A much simpler, but less convincing solution along these same lines: Your favorite Linux distribution starts up, with a single graphical "log in" button. If pressed, the file system on /home is deleted, recreated, a bogus passwordless user is created, and the thief is logged into a desktop as that user. This can be bypassed with a keyboard combination.

In these ideas, the scenario you describe would never arise; the decoy OS always has the whole drive at its disposal.

Say you steal a laptop, boot it, Windows starts up, there is one partition for the whole drive, and there are normal files laying around indicating normal use. It looks like you have full access to everything. Would you dd the drive and start exploring the raw data from the drive for deleted, or hidden, files? Why? You would have to have the competence (which would probably mean that you can earn a living in other ways than stealing laptops), and you would have to either be looking for something (if you don't know me, and don't know what files I have, you don't know what to look for), or be immensely curious/paranoid to spend time and effort on this. From what I have read about laptop thefts, I don't think many thieves are.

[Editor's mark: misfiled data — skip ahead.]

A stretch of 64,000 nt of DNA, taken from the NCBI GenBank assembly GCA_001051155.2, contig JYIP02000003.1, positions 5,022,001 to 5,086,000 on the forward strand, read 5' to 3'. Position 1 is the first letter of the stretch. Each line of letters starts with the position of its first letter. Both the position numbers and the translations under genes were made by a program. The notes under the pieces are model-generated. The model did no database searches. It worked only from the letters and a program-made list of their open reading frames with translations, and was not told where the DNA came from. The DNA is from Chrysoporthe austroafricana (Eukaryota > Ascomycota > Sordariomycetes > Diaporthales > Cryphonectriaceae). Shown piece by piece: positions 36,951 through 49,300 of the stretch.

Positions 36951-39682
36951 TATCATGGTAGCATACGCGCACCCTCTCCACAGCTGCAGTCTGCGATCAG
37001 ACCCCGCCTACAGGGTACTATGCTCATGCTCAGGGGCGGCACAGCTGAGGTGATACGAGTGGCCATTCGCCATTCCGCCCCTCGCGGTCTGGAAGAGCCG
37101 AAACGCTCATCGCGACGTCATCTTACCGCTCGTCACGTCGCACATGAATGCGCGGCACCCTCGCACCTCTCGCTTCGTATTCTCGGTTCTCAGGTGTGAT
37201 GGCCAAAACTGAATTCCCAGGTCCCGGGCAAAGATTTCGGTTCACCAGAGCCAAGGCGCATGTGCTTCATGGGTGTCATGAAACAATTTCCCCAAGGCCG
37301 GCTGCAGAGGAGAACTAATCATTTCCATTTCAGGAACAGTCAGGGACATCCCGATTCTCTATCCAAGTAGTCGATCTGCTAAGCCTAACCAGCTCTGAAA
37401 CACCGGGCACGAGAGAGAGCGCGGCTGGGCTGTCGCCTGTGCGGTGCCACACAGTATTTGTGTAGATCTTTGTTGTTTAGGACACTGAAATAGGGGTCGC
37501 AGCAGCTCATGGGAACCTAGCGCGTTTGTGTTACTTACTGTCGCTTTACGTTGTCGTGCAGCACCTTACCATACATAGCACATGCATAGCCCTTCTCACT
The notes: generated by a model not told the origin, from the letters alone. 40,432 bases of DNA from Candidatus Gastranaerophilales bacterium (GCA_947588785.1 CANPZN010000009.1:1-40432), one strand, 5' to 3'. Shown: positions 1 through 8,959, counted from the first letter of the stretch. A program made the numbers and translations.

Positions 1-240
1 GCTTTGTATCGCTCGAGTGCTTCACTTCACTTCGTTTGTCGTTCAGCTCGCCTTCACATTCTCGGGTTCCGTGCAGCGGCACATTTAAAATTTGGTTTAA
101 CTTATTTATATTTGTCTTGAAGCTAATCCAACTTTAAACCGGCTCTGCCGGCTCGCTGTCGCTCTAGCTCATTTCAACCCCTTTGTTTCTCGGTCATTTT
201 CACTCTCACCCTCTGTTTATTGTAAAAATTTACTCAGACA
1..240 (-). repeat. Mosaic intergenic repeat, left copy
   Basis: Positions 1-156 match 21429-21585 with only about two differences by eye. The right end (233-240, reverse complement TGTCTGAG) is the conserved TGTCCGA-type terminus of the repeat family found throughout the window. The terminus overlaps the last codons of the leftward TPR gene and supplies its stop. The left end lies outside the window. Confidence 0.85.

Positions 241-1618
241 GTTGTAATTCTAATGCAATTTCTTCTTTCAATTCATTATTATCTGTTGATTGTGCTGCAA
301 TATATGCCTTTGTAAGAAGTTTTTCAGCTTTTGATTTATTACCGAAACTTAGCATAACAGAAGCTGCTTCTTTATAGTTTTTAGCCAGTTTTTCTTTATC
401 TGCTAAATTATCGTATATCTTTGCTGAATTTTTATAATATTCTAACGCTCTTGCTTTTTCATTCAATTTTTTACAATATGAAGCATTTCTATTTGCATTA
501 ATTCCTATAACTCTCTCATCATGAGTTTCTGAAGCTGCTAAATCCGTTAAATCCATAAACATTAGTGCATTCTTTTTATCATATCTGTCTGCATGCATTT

***

Quote:

Originally Posted by unSpawn (Post 5093213)
How about a scheme where you force unlocking disk encryption using a key on an USB stick? That way the encrypted medium and the key are separate entities and worthless without the other.

To which I refer to
Quote:

Originally Posted by Willard (Post 5093159)
The ideal solution, naturally, is to TrueCrypt the whole drive. Indeed, this is what I am currently doing on my laptop. However, I find that my laptop performs poorly. The [processor] does not have the AES instruction set extension, and is slow already.